4. The petitioner communicated its objections to the reopening of the assessment on 6th October 2008. An order was passed thereon by the Assessing Officer on 14th November 2008, overruling the objections. The challenge in these proceedings is to the notice reopening the assessment for assessment year 20042005. The reopening of the assessment, it may be noted has taken place within a period of four years of the end of the relevant assessment year.

5. The reasons on the basis of which the assessment is sought to be Reopened have been extracted earlier. Before dealing with the challenge in these proceedings, it would be appropriate to summarize the basis for reopening the assessment. The first reason, according to the Revenue, is that the loss of Rs.10.84 crores in respect of which the assessee had claimed a deduction, as emanating from the Plantation division, is wrongly set off and income to the extent of Rs.10.84 crores has escaped assessment. Secondly, according to the Revenue, there is a computational error in the assessment order. Thirdly, the investment which has been made under Section 54EC was beyond a period of six months of the date of the transfer of the asset by the assessee and the exemption is alleged to have been wrongly allowed. Fourthly, in respect of a loss which was incurred on an eligible unit under Section 10B, the case of the Revenue is that the set off was wrongly granted in the order of assessment.

6. Each of the reasons set out in the notice for reopening the assessment would have to be taken separately in order to consider the challenges addressed before the Court.

(i) The loss sustained by the Plantation division

7. In the return of income that was filed by the assessee and as a part of the statement, showing computation of the total income, the total business income was reflected as Rs.1826.43 crores. The assessee reported a loss on the Plantation division, described as the Doom Dooma division and the Tea estates, in the amount of Rs.10.84 crores. After deducting the loss of Rs.10.84 crores from the business income, the profits attributable to the business carried on by the assessee were computed at Rs.1815.59 crores.

8. The assessee, as a part of its plantation business carries on a composite activity of growing tea leaves which are then utilized for the manufacture and sale of tea. Rule 8 of the Income Tax Rules, 1962 provides that income derived from the sale of tea grown and manufactured by the seller in India shall be computed as if it were income derived from business and 40 per cent. of such income is deemed to be the income liable to tax. Rule 8, in other words, enacts a legal fiction for segregation of agricultural income from business income, where an assessee grows tea, which constitutes an agricultural activity and also manufactures and sells tea, which is a nonagricultural and business activity. By virtue of Section 10, agricultural income is not included in the computation of the total income of the assessee. Consequent upon Rule 8, a formula has been provided for the segregation of income, which is attributable to agricultural activity from income which is attributable to the business activity of the assessee. Income derived from the sale of tea grown and manufactured by the assessee has to be computed as if it were income derived from the business; 40 per cent. of such income is deemed to be income liable to tax. Rule 8, therefore, which is subordinate legislation, stipulates a method of segregating the agricultural income from the business income, by applying the proportion of 60 : 40.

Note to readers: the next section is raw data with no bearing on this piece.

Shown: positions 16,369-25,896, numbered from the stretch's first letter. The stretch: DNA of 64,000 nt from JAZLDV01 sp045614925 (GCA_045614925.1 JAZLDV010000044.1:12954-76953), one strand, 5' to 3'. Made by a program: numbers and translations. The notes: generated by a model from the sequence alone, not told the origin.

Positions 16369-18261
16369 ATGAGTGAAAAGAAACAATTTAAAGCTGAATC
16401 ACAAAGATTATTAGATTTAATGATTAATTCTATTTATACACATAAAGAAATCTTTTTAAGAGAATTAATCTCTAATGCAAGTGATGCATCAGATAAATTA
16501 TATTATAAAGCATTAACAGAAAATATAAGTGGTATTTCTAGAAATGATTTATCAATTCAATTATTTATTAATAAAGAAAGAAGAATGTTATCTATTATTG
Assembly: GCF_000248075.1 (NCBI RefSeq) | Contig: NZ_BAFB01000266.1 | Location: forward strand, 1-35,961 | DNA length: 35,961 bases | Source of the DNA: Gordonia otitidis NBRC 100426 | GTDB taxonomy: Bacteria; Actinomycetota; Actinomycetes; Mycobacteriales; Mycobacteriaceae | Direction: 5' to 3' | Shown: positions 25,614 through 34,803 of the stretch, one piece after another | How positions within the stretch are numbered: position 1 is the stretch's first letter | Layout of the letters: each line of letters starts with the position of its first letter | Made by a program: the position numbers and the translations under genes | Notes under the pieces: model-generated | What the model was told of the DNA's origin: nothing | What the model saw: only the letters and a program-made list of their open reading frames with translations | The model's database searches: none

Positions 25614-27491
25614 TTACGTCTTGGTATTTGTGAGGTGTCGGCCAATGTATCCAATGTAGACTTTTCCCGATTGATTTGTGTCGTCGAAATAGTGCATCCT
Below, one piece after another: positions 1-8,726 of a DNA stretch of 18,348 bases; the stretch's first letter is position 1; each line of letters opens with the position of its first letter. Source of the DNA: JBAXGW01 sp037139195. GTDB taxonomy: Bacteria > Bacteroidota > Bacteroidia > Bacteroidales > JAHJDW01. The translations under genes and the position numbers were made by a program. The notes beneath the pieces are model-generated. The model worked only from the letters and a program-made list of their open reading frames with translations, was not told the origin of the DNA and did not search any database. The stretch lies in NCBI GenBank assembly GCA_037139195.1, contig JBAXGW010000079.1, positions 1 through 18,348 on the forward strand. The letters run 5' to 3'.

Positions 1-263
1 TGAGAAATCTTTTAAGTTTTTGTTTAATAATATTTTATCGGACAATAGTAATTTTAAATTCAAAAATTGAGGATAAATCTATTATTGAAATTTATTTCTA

9. The genesis of Rule 8 has been explained in the judgment of the Supreme Court in Commissioner of Income Tax V/s. Williamson Financial Services and Others1. In the case before the Supreme Court, the assessee grew and manufactured tea, which was then exported. The assessee claimed that the deduction under Section 80HHC was liable to be granted against the entire tea income before applying Rule 8(1). The Assessing Officer rejected the claim and held that the deduction would be allowed only after apportionment between agricultural income and nonagricultural income. The Tribunal restored the order of the Assessing Officer, which had been interfered with by the Commissioner (Appeals), while the High Court in turn reversed the decision of the Tribunal. The Supreme Court observed that Rule 8 refers to cases of integrated income. Where the income of the assessee arises partly from agriculture and partly from manufacture, the profits which arise from the sale of tea have to be apportioned since that part of the income which constitutes income from agricultural activity, has to be exempted, being agricultural income. The Supreme Court held that Rules 7 and 8 simplify the procedure for apportionment. Where the income comprises both of agricultural and nonagricultural elements, the Supreme Court held that the income has to be `disintegrated’ and that portion which represents agricultural income should be exempted from tax. At the same time, computation of income from tea had to be in accordance with the relevant provisions of the Income Tax Act, 1961 and deductions towards expenses incurred for earning the income shall be liable to be made in accordance with the law. The Supreme Court held that since agricultural income is neither chargeable nor includible in the total income, Rule 8(1) segregates the agricultural income from business income in the ratio of 60 : 40. Consequently, chargeability and computability under the Act would be confined to the extent of 40 per cent. of the income. If this distinction is kept in mind, the assessee would not be entitled to claim a deduction under Section 80HHC against the entire or composite tea income but only against a proportionate part thereof, which is attributable to business income in the ratio which is set out in Rule 8.